With the exception of inns, which were primarily for travelers, and street kitchens...where in Europe at that time could one purchase a meal outside the home?
Essentially in places where alcoholic begerages were sold, placesewquipped to serve simple, inexepensive dishes either cooked on the premises or ordered from a nearby inn or food shop, along with wine, beer, and spirits, which constituted the bulk of their business.
Another thought to ponder: how military foodservice impacted civilian industry.
"Foodservice organizations in operation in the United States today have become an accepted way of life, and we tend to regard them as relatively recent innovations.
When cafes opened in France they also sold brandy, sweetened wines and liqueurs in addition to coffee.
The first modern-type cafe was the Cafe Procope which opened in 1696.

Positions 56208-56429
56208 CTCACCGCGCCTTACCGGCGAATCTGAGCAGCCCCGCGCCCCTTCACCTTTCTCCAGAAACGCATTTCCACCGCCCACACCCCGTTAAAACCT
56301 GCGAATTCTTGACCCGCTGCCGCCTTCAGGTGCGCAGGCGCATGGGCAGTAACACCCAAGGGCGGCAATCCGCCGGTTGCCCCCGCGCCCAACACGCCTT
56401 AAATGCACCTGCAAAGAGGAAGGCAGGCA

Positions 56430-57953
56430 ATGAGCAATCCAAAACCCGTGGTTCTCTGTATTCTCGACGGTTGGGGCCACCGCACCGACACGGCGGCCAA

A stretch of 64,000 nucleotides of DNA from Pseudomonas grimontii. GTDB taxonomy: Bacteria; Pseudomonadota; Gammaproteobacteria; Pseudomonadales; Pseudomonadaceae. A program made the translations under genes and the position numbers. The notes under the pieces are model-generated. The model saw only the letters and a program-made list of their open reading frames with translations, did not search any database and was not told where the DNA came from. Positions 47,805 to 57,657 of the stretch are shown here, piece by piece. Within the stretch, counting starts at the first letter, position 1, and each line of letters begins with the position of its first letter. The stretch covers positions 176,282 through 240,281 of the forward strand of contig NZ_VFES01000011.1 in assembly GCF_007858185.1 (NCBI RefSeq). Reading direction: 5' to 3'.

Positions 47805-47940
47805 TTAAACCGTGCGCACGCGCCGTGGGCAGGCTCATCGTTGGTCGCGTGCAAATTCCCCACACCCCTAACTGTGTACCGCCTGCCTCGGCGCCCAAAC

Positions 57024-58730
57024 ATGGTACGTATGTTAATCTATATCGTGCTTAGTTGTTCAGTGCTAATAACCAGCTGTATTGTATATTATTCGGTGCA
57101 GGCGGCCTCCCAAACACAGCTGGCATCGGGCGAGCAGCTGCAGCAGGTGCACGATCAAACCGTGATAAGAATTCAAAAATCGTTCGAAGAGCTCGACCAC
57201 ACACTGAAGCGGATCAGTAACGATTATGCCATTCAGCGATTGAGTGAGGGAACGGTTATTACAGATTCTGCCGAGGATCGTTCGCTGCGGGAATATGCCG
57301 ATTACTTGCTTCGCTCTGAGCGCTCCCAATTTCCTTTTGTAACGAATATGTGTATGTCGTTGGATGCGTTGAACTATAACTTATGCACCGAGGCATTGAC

It was a coffee house, hence the word "cafe." Cafes were places educated people went to share ideas and new discoveries.
Patrons spent several hours in these establishments in one "sitting." This trend caught on in Europe on the 17th century.Such tavern-restaurants existed not only in France but also in other countries.In Germany, Austria, and Alsace, Brauereien and Weinstuben served delicatessen, sauerkraut, and cheese, for example; in Spain bodegas served tapas.They were highly regulated establishments that sold restaurants (meat based consommes intended to "restore" a person's strength) to people who were not feeling well.Cook-caterers (traiteurs) also served hungry patrons. The history of these two professions is historically connected and often difficult to distinguish.According to the current edition of Larousse Gastronomque (p.